The Silk Road - evoking a link between Chinese mulberry trees to European castle decor - is back on the radar. It refers to fascinating places and times – and also, inevitably, to Italy.
To be sure, the very name “Silk Road” is of German origin, coined as Die Seidenstrasse by Baron Ferdinand von Richthofen – the uncle of the legendary pilot Red Baron – only 140 years ago. And today’s revival is led by China, where President Xi is trying to muster interest in his Belt and Road Initiative that would link his country to Europe and maybe even usher in a Eurasia where maritime powers such as Britain and the U.S. are sidelined.
Yet in fact, the first European to go to China was almost certainly an Italian. True, a Chinese envoy tried to make it to Rome in the first century, but he stopped in Mesopotamia after canny Parthians in charge of intermediating the silk trade told him it would take forever and entail great danger to go further west. But it was a Roman expedition in the second century, ordered by Marcus Aurelius, that actually made the journey. And they traveled by sea – as the Romans knew a few things about trade, including that ships are cheaper and allowed for skipping around local wars and frontier taxes.
That wisdom is rather pertinent today as the BRI project currently envisions spanning 65 countries, not all of them on friendly terms, almost as many currencies and quite a few different railway gauges. Any prospective infrastructure investor looking to participate in the more than $1 trillion in planned projects there will have to be nimble.
And that’s where Marco Polo comes in. Doubts about whether he’d ever been in China – the tales of which he dictated while in prison in Italy – have been pretty much put to rest. Indeed, it seems he first went there because his father already had prospering merchant activities in Asia. The younger Polo struck up good relations with Kublai Kahn, greatly facilitating his movement.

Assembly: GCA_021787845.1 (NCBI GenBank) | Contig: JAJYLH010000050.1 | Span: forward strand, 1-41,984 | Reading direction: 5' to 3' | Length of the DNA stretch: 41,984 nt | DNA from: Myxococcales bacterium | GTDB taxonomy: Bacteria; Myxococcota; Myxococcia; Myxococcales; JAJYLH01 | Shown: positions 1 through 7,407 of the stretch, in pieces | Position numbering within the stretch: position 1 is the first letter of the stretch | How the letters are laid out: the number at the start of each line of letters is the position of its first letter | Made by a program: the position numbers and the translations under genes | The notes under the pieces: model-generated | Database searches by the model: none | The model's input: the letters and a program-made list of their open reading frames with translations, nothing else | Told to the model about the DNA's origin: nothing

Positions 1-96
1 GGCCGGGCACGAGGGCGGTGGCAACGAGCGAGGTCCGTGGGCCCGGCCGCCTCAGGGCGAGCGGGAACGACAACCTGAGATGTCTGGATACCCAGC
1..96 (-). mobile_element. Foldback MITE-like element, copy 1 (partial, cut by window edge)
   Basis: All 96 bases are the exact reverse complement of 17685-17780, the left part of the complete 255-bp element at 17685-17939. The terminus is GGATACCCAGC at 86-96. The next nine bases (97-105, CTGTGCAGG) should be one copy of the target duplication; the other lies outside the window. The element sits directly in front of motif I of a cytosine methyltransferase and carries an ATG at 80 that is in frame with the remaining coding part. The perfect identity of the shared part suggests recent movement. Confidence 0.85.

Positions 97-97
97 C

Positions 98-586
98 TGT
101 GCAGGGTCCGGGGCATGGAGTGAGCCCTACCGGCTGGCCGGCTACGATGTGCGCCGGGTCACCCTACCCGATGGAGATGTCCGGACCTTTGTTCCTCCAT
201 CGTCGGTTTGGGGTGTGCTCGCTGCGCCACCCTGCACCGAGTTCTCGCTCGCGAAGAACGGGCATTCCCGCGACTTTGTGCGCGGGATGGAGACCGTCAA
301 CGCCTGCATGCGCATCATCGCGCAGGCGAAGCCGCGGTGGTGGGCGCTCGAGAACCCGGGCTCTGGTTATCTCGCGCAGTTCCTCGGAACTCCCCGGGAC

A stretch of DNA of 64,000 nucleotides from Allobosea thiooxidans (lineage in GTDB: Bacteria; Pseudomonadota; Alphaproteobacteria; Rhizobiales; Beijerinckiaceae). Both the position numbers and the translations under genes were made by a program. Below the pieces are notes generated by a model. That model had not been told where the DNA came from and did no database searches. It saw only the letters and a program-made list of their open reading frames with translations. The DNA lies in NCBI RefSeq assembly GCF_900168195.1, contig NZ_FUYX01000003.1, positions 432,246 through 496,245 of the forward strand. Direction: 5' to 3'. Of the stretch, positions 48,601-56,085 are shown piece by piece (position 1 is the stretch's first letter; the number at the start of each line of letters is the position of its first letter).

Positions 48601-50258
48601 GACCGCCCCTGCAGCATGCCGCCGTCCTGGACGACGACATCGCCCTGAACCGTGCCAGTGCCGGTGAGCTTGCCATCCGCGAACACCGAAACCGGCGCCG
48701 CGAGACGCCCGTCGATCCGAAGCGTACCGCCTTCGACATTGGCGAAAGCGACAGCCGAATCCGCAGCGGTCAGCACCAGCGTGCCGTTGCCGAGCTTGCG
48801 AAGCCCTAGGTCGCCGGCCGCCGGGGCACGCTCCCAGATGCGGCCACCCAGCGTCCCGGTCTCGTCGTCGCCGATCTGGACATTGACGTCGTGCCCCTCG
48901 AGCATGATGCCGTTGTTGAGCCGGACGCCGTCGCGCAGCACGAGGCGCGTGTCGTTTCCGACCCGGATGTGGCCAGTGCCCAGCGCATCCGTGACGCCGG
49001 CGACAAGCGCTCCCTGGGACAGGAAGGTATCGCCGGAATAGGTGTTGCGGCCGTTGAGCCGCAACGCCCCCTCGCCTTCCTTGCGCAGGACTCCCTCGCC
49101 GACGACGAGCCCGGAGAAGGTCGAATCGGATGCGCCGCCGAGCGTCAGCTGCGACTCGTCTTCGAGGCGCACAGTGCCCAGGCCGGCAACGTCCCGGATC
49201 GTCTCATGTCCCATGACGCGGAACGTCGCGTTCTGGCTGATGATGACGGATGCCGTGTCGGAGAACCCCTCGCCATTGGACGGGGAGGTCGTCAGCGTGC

That said, things happen in geopolitics. Marco Polo himself had great difficulty returning home, and claims he was robbed somewhere in what today is Turkey. Kahn passed away and his empire loosened, returning Central Asia to the crossroads and cultural mosaic that the Silk Road really refers to.
Today, more things have happened. For one, China is on the rise, and the West is not. In fact, while the BRI offers both sides a chance to improve their prospects, there are a vast set of cultural and institutional flash points.
Italy has often showed that it is an agile “frontier” player, able to achieve deals in countries others deem risky. Oil player ENI blazed trails into many borderland places. Atlantia has expanded into North and South America and also Asia. And many have forgotten, but the JPEG digital format you use on your smartphone was made in Italy too.
As for the Silk Road, it’s worth pondering observations made by the historian Valerie Hansen, who in her study Trading Cultures Along the Silk Road found that trade volumes in the region were actually rather slight. Silk, being lightweight, was shipped to soldiers patrolling China’s always-delicate eastern frontier, and then became a form of local currency. Public spending was a big part of what was happening – not unlike the BRI projects today.